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Article #67 (75 is last):
From: aa700@cleveland.Freenet.Edu (Michael Current)
Newsgroups: freenet.sci.comp.atari.prog.8bit.resource
Subject: XF551 upgrade to DS/HD 3,5"???
Reply-To: aa700@cleveland.Freenet.Edu (Michael Current)
Posted-By: xx004 (Atari SIG)
Date: Wed Jul  1 11:43:09 1998


From: JTKirk 
Date: Tue, 19 May 1998 18:24:57 -0500

I came across this article the other day, while searching for info on
the XF551 controller (the WD1772), and thought it Nmay also be applied to
the ATARI 8-bit computers.
I also took a look at the XF551's tech specs, and that's what I found out:

Processor: 8040/8050AH at 8.3333MHz (docs say 18.33, but it's a mistake)
Disk controller: WD 1772 02-02 (I opened my drives and looked at the
complete code)
SIO data rate: normal: 19040bps (NTSC)/18866bps (PAL)
               high speed: 38908bps(NTSC)/38553bps (PAL)
Rotaton rate: 300RPM
Power source: external power adapter, 9V AC, 31VA, 60Hz (NTSC)/50Hz (PAL)

 perating modes:  Single      Dual       Double Density
Number of sides   1           1          2
Total tracks      40          40         80
Sectors per track 18          26         18
Bytes per sector  128         128        256
Total bytes       92160       133120     368640
Encoding method   FM          MFM        MFM
Transfer rate     125000bps   250000bps  250000bps
Acces time: (maximum)
  track to track  40ms        40ms       40ms
  motor start     1000ms      1000ms     1000ms

After checking thNe following article and comparing with the specs for the
XF551, I began to think tht it could also apply to the XF551 for making
it a HD drive. Read the following and then express you opinions. The
original authors'names should appear down there within the text.

-----------[begin quote]-----------


 Introduction and Notes for adding High density disk drives to the Atari ST

The first thing you must do, is to verify that your existing HDD controller
IC is a suitable one for the modifications. The controller on the Atari ST
is a Western Digital WD1772 and carries a suffix (usually) of 00-02 or
02-02. As it is explained in the following texts, the original chip is
designed to run at 10MHz and only the 02-02 chip will handle the higher
clock speed of 16MHz, so ensure that you have a compatible HD controller
first.

There are no major problems with running two disk drives either one of each
or two high density drives but a little jiggery pokery is required to get
it all rolling properly. The Ntype of HD drive you select will depend upon
you but some are easier to work with than others - it is essential that you
get a drive that will handle the full Shugart specs and not one of the
(increasingly common) PC type HD drives that has limited functions. The HD
drive MUST have the ability to send out the HD select signal on it's
interface connector. The PC does not use this normally as the HD select is
controlled by the PC host card and tells the drive what kind of disk is
inserted (this is the reason that the PC can mess up a HD disk by
formatting the media with the wrong data rate).

For full compatibility you'll need to gate the HD select signal with the
drive select lines so that you can mix both high density and normal density
drives on the same bus.

Some of the later series of HD drives have a pull-up on the HD select line
that will stop you accessing the normal 720k drive as a second unit. This
can be overcome by swapping jumpers (assuming you get a drive that can be
configured pNroperly) or by changing the pull-up to a higher value and
arranging gates so that it is driven and held low for non high density disk
access.

You may also experiance timing problems with some obscure makes of drive,
so be careful to make sure you know what the drive unit you are buying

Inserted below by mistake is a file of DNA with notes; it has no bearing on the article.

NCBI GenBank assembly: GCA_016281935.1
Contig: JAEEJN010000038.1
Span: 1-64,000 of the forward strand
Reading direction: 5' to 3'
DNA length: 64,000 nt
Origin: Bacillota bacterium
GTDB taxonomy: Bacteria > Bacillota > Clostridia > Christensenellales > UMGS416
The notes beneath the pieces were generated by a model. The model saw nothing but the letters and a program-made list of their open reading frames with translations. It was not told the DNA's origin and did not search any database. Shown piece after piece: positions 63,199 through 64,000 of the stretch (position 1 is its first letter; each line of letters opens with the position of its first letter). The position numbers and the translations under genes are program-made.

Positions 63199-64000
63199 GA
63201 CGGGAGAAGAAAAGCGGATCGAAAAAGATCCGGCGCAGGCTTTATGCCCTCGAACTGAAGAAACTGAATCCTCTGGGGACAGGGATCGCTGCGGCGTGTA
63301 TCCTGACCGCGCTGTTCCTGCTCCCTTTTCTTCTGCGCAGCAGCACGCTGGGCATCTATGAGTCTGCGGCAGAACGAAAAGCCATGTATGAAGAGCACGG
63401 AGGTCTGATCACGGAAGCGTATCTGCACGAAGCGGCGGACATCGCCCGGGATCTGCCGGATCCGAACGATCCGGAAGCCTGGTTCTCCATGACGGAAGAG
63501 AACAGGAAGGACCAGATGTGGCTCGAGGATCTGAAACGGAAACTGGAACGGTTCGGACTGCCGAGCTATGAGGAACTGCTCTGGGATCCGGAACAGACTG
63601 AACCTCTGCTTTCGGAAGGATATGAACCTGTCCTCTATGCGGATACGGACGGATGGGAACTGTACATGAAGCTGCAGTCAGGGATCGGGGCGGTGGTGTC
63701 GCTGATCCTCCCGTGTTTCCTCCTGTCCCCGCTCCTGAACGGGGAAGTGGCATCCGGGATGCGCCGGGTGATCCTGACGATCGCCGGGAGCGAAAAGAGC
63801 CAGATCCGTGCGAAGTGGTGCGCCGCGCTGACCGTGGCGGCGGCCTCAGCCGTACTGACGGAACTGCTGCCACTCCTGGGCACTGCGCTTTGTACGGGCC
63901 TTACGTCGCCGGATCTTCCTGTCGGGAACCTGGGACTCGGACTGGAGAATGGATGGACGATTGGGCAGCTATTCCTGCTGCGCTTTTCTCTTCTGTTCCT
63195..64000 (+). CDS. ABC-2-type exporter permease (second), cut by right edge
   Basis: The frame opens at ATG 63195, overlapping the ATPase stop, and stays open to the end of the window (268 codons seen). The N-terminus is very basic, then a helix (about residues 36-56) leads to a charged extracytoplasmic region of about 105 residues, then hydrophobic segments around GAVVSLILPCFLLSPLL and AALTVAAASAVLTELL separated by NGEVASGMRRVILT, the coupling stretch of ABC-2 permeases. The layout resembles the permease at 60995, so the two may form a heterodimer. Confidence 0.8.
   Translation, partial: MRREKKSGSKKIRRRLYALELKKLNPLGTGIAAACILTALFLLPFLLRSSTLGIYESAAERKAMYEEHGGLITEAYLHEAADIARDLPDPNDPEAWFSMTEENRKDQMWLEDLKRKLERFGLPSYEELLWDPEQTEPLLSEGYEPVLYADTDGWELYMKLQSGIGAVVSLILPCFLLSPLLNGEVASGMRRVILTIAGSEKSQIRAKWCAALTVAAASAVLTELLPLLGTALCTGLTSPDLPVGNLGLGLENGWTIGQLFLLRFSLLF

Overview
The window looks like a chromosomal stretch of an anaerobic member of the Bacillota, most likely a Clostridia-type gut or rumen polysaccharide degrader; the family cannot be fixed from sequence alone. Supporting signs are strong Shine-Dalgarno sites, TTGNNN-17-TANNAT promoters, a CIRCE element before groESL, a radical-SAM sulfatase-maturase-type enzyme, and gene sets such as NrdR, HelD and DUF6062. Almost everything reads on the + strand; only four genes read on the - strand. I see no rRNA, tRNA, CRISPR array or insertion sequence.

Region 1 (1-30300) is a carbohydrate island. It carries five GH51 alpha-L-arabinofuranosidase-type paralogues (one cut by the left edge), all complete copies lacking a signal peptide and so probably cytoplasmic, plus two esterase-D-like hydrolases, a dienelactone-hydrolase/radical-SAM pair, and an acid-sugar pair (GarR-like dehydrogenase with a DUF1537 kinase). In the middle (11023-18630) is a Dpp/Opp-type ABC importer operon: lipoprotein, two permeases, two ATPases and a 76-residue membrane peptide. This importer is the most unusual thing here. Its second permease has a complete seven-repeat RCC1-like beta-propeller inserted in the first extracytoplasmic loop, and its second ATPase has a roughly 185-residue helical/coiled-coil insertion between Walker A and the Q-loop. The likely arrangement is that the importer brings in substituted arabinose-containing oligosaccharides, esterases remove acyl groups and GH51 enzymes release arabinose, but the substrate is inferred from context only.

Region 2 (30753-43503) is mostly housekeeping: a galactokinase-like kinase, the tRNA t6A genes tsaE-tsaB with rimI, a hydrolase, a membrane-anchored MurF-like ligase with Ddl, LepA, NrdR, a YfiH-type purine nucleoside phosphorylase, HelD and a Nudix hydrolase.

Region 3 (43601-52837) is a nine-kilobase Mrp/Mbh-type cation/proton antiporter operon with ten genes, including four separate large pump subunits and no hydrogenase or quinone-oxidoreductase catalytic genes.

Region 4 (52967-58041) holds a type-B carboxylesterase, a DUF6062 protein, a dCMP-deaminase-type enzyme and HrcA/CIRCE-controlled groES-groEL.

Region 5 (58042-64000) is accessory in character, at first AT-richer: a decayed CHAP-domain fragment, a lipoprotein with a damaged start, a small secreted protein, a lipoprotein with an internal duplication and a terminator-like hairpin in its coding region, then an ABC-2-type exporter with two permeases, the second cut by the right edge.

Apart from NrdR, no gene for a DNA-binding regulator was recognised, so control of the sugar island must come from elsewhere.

can/can't do.

Finally, if you boot from the A: drive and you make this your high density
one then be aware that you will need a small "autoboot" program to set the
step rate BEFORE you can boot from a high density disk. This program MUST
reside on the first track of the disk or the boot will fail for resons
explained below
---------------------------------------------------------------------------

                                How it Works

Basically the 720k and 1.44 meg disks drives are compatible in as much as
that they both have 2 sides and 80 tracks. Now the important difference is
the speed at which they write to the media. With 720k disks, the data is
written out by the drive at 250k bits/second N- this is known as "double
density" and uses MFM encoding. A high density drive uses exactly twice
this speed at 500kb/s and hence, writes twice as much data to the media.
This is layed down by the format program as 18 sectors (instead of 9 on a
720k) per track of 512 bytes per sector. This faster rate is still MFM
encoded and is known as "high density". There is yet a faster rate again at
1Mb/s that is used on the IBM machines and creates disks of 2.88 meg
capacity but a new controller IC would be needed for this (anyway, the
disks are too expensive yet) and it's known as "quad density" and there is
an older standard known as "single density" which was half the data rate of
the original 720k we discussed at 125Kb/s (remember the old CPM machines
and things).

OK, you've swallowed all that (what you haven't....) now consider that
since the physical interface is the same and only the data rate changes (a
high density drive unit switches it's data rate up to 500kb/s when you plug
in a disk with Nan extra hole) between 720k and 1.44 meg disks, it becomes
easy to see that if we send the data at the same speed as the high density
standard, then we can talk to high density media. How do we do this - easy,
double the clock rate to the disk contoller chip. It's normally run at
8MHz, so run it now at 16 MHz and presto... you have your high density
interface. You can pick up a 16MHz clock in the Atari from the video
shifter.

One unfortunate side effect of doing this, to which I referred earlier was
that since the data rate has changed and the speed doubled, then it now
takes the HD controller chip half the time to carry out any operation than
it did before. Now this means that effectively, the STEP rate of the disk
drive (a function of the controller chip) is now halved from 3ms to 1.5ms
(and I haven't yet found a drive that'll go this fast). So the problem when
booting from a HD disk, is that you must load a little utility that will
change the STEP rate (programmed by the operating system) tNo 6ms (which
when clock doubled becomes 3ms).

Now, this utility has to be small enough to fit on track 0 otherwise the
disk drive will try and step out to the second track at 1.5ms (which it